I often refer to my position in life as “slum lord”. Trust me, the rental houses I own in San Bernardino are like Peter the Great’s Summer Palace compared to the average house we see as we roll through Siberia.
Most of the houses are ramshackle hovels. They’re made of rough logs, unfinished boards, irregular chunks of plywood and misshapen pieces of corrugated tin. Many of their roofs are falling in. Interestingly, no matter how awful the condition of the houses may be, many owners give them colorful paint jobs or add bright, decorative shutters to the windows. Electric blue seems to be the color of choice.
The people appear to be desperately poor. We often wonder how they eke out their livings here in the middle of nowhere. As I’m writing this, Jamie said, “Half the time I can’t tell if they’re putting something up or tearing something down.”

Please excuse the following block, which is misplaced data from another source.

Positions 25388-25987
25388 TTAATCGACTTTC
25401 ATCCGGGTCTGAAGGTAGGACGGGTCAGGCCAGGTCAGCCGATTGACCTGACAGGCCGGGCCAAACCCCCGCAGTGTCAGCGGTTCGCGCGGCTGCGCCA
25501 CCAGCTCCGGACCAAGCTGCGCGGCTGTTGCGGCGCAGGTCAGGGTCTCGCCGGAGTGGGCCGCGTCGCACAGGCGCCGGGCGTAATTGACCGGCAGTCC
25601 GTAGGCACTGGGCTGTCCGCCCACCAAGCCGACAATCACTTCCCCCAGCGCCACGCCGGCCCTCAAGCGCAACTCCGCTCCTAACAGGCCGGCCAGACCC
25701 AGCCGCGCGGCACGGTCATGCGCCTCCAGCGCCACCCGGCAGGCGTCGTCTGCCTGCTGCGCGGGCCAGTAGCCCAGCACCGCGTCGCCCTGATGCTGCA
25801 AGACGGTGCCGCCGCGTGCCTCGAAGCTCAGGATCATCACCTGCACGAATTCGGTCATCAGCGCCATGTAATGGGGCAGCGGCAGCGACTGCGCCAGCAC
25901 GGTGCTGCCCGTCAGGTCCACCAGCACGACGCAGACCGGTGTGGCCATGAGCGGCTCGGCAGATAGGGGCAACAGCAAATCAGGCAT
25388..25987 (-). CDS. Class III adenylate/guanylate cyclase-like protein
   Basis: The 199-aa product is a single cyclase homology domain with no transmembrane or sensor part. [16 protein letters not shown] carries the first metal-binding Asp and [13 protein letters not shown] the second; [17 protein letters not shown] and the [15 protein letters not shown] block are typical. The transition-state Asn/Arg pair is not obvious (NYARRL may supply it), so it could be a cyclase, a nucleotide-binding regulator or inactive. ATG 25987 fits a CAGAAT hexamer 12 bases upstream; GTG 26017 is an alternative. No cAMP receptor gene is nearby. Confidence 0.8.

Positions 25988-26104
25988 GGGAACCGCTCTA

It appears that all the Soviet-era buildings are falling down. Every town seems to have a couple large red brick or concrete factories that have been abandoned and are in various stages of decay.
I said to Lars and Denise the other day that the difference between the lifestyles they lead in Germany and we lead in the United States are this close (holding my thumb and forefinger just a smidgen apart), but the difference between the four of us and the people in Siberia is immeasurable. They wholeheartedly agreed.
I’ve tried to take photos from the train to show what I mean, but none of them ever look as poor as the reality. Trust me, reality is worse than this photo indicates.
If our Ginsberg godchildren are reading this, get down and kiss the ground and thank god that your great grandparents escaped from Russia and made it to America.